TRAINING PARTNERS AND BFFS WIN GOLD AND SILVERMo Farah of the UK won his country's first gold medal ever in the men's 10,000 meter event, while Galen Rupp of the US wins the first medal of any kind for America since Billy Mills won gold in 1964. The two train together in Oregon, and while they represent different countries, they have an amazing friendship and you could see as they crossed the line just how excited they were for one another.
Meanwhile, their coach, Alberto Salazar, looks like a freaking wizard right now. How often is it that something is expected to happen, and then it happens exactly that way? In Beijing, there was talk prior to the Games that Michael Phelps could win gold medals in each of his events. Off by just a hair in any of them, or someone on his relay screws up, and poof - gone. But he embraced the pressure and made it happen.
Such was the case for Farah, who had the weight of an anxious home nation on his shoulders. They expected him to win, he expected himself to win. And on paper, it looked like he should. Assuming the race would go out slow, he has undoubtedly the best kick in the field, and has won races all year in that fashion. But when the defending Olympic champion and current World Record holder is in the race, and only racing this one event, you can never count him out.
The race indeed went out slow, covering the first 5,000 meters in just about 14 minutes. Nobody seemed interested in making a move, and the field stayed large until the final kilometer. At some point in the later stages of the race, Farah moved up from the middle of the pack, went by Rupp, the two shared a glance, and then they moved up to the front. As they began to take control of the race, it was clear that nobody was going to beat Farah. He assumed the lead and took off, closing in a 53-mid last 400m. What wasn't clear was who would round out the podium. Tariku Bekele, brother of Kenenisa, was in 2nd and Rupp moved into 3rd, but Kenenisa was pushing hard on Rupp's heels.
Then Galen Rupp took decades of questioning the health of American distance running and in one beautiful acceleration, erased every doubt. Rupp opened up in the final straightaway and blew past Tariku Bekele, and crossed the line just behind his training partner, Farah.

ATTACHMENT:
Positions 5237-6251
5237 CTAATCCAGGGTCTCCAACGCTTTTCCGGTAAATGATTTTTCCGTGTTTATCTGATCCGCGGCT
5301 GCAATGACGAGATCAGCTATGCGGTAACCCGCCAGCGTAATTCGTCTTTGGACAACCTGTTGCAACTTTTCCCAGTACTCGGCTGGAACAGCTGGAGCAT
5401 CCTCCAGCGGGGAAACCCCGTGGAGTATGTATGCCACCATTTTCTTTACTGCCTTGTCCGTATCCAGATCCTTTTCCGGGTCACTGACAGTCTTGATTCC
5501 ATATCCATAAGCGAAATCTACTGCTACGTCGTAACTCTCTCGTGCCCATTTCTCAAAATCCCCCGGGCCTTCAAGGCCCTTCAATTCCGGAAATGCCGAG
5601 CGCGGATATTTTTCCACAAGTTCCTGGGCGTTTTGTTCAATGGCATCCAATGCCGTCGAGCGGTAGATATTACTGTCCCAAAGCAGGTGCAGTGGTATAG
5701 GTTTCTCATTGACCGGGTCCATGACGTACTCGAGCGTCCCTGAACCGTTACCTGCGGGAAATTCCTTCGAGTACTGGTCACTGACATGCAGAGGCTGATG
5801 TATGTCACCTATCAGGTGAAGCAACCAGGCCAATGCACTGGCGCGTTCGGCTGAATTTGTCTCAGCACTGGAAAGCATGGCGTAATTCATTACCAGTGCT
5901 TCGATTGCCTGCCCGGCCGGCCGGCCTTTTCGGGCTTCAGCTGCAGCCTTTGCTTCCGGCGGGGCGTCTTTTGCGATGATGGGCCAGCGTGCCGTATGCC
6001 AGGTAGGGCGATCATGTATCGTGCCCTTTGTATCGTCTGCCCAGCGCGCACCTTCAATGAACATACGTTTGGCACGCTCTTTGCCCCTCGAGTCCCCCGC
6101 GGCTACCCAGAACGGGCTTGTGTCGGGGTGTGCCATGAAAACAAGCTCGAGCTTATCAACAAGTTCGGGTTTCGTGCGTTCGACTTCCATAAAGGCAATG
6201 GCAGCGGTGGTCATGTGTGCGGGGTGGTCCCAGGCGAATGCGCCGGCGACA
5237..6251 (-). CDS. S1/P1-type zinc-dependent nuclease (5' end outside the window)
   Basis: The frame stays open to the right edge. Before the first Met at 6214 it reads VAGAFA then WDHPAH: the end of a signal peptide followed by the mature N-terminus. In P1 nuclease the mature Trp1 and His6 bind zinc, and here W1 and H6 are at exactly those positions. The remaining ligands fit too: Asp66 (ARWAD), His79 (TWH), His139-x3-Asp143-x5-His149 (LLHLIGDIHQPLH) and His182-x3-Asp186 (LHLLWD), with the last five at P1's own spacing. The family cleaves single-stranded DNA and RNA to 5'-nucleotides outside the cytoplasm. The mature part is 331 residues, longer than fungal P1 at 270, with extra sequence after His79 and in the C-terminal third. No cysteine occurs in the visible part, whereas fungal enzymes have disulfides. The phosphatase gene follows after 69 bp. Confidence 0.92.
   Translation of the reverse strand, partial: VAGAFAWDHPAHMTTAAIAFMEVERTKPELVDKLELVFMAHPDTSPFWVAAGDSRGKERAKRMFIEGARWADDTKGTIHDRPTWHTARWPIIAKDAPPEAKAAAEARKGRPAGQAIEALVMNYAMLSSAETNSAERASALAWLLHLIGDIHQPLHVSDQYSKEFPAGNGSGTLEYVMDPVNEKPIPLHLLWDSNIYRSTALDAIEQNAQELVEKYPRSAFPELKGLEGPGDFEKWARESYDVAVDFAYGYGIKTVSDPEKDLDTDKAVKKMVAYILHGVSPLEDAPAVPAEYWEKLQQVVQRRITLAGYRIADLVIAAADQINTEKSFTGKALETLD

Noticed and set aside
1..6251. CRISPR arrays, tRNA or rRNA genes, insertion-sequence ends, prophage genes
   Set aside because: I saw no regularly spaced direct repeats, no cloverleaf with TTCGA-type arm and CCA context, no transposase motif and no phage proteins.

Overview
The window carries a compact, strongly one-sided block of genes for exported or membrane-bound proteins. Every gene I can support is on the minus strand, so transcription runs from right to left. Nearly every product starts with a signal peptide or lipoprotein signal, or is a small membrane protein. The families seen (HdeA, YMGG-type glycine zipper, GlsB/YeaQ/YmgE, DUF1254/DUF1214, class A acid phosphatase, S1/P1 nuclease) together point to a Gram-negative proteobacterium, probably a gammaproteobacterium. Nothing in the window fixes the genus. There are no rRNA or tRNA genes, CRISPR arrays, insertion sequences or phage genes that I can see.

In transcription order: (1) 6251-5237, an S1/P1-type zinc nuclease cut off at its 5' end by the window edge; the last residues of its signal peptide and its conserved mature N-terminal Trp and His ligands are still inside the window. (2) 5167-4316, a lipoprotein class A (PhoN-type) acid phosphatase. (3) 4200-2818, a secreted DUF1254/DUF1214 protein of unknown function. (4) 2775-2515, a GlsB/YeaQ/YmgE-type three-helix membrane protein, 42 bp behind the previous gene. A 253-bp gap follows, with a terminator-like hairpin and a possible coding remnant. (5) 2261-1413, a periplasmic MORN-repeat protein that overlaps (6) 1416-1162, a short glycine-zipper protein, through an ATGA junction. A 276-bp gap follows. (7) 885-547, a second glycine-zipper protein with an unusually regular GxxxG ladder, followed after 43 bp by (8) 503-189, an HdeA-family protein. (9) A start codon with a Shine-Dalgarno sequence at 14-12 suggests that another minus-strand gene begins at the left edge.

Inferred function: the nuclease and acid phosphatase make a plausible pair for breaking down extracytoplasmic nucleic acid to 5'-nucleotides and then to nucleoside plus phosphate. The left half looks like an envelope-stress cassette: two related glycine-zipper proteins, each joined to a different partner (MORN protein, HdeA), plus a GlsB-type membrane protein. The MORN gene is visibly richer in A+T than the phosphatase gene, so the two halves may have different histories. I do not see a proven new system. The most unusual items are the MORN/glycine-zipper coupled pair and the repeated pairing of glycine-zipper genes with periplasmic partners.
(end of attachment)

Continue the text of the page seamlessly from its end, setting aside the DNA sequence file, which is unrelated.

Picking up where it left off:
It was the single greatest moment in American distance running I have ever seen.
Medals transcend records. Medals validate years of hard work, dedication, sacrifice. Medals prove that when the pressure is on, you handled it.
For the haters that will say this was a weak field, that the Kenyan team wasn't the best they could have sent, and that Kenenisa Bekele has been hurt. I say BS. Every country has the opportunity to field their best possible team. In the countries known for their distance prominence, notably Kenya and Ethiopia, if you had better people, you should have sent them. It comes down to who is best on that day, and Farah and Rupp showed that they were the ones who were best prepared. Kenya's Wilson Kiprop was a DNF. Moses Masai faded to 12th. Bedan Muchiri managed 5th. No medals for Kenya. Tariku Bekele finished 3rd, just ahead of his brother, and the two were the only representatives from Ethiopia. Cam Levins of Canada, best known for his amazing runs at the NCAA meet, in addition to his routine 150+ mile weeks, finished 11th and was with the pack until the final two laps.
For Farah and Rupp, their finish line embrace was a sweet moment that illustrated just how important each has been to the other's journey. So many things had to go right for them to even be in that position; they've truly found the perfect mix of coach, training, and belief, and that is why they won. I say "they" because collectively, that's what they did. Their bond is bigger than two competing nations, it's that of brothers.
GOLD: Mo Farah (UK) 27:30.42
SILVER: Galen Rupp (USA) 27:30.90
BRONZE: Tariku Bekele (ETH) 27:31.43
2. Galen Rupp, 27:30.90
13. Dathan Ritzenhein, 27:45.89
19. Matt Tegenkamp, 28:18.26